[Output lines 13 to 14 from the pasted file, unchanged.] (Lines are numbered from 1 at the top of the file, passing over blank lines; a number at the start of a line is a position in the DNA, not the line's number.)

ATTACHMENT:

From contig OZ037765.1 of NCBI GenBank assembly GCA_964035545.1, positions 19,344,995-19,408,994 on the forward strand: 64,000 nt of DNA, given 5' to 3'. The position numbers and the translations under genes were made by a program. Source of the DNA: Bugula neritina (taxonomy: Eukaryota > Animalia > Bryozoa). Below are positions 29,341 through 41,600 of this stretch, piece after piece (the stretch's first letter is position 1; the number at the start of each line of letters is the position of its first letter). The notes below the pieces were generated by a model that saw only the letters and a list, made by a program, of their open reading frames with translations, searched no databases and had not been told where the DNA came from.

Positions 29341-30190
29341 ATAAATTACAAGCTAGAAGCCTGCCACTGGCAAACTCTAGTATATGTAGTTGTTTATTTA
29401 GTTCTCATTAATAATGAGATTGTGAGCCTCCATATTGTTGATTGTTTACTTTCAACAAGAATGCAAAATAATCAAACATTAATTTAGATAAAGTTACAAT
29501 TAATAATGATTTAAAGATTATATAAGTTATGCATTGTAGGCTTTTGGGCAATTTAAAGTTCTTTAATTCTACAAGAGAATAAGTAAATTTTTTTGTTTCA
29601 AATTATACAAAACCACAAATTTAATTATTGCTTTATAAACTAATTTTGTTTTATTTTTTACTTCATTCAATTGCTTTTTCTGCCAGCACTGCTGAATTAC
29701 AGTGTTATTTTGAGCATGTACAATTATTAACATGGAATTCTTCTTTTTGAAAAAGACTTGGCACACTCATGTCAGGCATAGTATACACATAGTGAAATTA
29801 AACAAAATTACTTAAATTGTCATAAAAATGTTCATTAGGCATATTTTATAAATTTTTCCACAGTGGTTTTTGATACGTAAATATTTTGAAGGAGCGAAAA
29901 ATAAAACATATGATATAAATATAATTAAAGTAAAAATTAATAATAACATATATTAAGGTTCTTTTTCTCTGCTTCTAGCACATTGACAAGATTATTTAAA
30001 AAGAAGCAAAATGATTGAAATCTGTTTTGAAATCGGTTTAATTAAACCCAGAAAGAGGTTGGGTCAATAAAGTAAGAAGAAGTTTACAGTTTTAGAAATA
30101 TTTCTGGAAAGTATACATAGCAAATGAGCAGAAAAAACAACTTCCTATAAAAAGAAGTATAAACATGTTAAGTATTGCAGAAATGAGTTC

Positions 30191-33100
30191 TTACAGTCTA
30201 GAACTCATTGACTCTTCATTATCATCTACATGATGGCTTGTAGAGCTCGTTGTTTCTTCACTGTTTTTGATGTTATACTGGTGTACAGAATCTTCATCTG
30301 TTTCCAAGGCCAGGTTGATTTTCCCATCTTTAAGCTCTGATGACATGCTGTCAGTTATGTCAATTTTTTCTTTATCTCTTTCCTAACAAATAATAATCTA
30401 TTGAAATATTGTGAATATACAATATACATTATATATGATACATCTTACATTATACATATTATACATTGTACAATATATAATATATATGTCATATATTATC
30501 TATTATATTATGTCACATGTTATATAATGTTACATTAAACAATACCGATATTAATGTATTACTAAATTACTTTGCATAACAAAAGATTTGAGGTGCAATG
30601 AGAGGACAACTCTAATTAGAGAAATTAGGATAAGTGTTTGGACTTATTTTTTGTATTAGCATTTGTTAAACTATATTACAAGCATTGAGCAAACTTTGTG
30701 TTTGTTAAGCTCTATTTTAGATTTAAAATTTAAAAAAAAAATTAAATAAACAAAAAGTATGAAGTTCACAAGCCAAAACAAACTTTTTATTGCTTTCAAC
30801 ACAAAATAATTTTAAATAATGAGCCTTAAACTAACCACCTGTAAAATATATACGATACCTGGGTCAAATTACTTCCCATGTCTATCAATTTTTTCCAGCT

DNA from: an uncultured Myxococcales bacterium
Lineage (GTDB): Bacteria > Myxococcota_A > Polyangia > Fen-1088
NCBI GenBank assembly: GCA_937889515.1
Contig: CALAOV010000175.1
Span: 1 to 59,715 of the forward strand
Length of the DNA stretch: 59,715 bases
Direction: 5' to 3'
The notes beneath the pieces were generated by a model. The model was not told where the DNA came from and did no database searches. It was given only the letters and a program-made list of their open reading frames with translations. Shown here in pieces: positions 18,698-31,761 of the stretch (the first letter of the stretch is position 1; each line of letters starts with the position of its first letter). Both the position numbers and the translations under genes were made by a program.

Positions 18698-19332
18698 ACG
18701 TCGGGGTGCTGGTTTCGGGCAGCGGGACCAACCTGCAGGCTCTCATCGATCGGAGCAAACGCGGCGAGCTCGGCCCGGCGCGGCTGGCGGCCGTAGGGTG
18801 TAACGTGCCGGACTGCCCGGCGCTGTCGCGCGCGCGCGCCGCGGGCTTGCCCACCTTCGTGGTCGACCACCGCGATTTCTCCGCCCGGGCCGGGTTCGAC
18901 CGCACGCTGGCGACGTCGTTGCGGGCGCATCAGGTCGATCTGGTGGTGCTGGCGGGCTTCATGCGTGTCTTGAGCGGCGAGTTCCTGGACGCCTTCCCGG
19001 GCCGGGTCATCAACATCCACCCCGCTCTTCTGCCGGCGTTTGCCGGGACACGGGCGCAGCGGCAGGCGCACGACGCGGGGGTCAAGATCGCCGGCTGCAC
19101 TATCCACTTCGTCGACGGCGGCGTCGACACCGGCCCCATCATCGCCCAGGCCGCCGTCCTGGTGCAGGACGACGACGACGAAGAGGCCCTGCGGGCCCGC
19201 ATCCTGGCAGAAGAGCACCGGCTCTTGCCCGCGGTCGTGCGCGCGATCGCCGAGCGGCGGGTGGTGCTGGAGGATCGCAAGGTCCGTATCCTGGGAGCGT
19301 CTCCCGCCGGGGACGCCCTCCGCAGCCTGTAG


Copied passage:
30191 TTACAGTCTA
30201 GAACTCATTGACTCTTCATTATCATCTACATGATGGCTTGTAGAGCTCGTTGTTTCTTCACTGTTTTTGATGTTATACTGGTGTACAGAATCTTCATCTG